Spread over jagged peaks, alpine meadows, and vast forests in Himachal Pradesh, the Great Himalayan National Park is a region of thriving biodiversity, and a UNESCO World Heritage Site for its ecological value. Explore its broadleaf and coniferous forests, home to more than 300 species, including the elusive snow leopard and the rare western tragopan. Listen to the roar of its rivers, including the Parvati and Tirthan, that originate from glaciers within the park, winding through rugged and ever-changing landscapes.
The Great Himalayan National Park can only be explored on foot. Adventure Nation, which organises active holidays in India and abroad, conducts treks through the region beginning from Gushaini, about 8km away. It is a chance for outdoor enthusiasts and wildlife buffs to get closer to nature and immerse themselves in this breathtaking landscape.
The Great Himalayan National Park is spanned by forests of oak, deodar, spruce, rhododendron, birch, and fir, which afford sightings of the Himalayan musk deer, the bharal or blue sheep, Himalayan tahr, the Himalayan black bear. The park also provides habitat to over 200 bird species, including a host of migratory birds that flock here in different seasons. Birders will delight in the chance to spot rare species such as the western tragopan, and gorgeous raptors such as the golden eagle and the near-threatened Himalayan griffon. Aquatic birds such as white-capped and plumbeous water redstarts coast along the rivers.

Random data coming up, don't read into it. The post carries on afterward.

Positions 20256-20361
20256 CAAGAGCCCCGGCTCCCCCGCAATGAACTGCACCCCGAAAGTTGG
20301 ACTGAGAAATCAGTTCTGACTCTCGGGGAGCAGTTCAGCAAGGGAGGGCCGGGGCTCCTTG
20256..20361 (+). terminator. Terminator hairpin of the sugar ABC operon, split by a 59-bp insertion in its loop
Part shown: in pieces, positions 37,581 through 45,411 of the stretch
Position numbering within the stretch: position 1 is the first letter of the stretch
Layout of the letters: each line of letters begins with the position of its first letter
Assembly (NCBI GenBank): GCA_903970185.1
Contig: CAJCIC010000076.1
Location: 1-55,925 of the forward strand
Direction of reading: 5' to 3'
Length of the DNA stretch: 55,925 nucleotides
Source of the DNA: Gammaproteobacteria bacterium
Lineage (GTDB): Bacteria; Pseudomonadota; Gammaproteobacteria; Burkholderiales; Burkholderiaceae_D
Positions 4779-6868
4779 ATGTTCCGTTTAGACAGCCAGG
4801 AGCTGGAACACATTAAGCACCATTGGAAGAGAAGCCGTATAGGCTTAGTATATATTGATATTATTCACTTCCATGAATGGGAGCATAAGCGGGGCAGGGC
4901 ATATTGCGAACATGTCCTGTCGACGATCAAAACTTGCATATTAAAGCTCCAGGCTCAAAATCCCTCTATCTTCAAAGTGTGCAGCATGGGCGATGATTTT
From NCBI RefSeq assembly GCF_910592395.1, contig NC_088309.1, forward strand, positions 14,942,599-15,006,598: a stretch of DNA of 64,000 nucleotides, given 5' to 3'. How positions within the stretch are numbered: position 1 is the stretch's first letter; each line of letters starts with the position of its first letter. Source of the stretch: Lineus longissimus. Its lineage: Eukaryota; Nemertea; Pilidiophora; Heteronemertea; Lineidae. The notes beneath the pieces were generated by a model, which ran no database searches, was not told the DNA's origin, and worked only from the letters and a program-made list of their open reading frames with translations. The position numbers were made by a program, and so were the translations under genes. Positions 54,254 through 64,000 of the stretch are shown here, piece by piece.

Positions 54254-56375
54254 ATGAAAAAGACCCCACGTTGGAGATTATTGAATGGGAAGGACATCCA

In the upper reaches, the vegetation gives way to shrubs, then alpine meadows, and eventually, glaciers that feeds the rivers Tirthan, Sainj, Jiwanal and Parvati. It is in these higher altitudes that the elusive snow leopard roams, a species that is both endangered and hard to spot.
The Great Himalayan National Park lies in the Kullu district of the north Indian state of Himachal Pradesh. The nearest airport is at Bhuntar, 52 kilometres away, while a more convenient airport would be at Chandigarh, 300km away. The nearest railhead is at Joginder Nagar, 110 kilometres away; for a more convenient major railhead, choose Chandigarh. The park is accessible from Gushaini in the Tirthan Valley. The entrance and starting point for treks lies just beyond this point. Tirthan is a little over 500 kilometres by road from Delhi. If you’re travelling by bus, board a Manali-bound bus from Delhi and disembark at Aut. Local buses are available from Aut to Gushaini, although trek operators such as Adventure Nation arrange for a pick-up from Aut. Permits are required to enter the park; Indians pay a per day fee of ₹100 per person.
Malavika Bhattacharya is a freelance journalist who writes about travel, culture, and food. She travels for the outdoors: to dive deep in the Indian Ocean, crawl through caves in Meghalaya, and hike through the Norwegian fjords.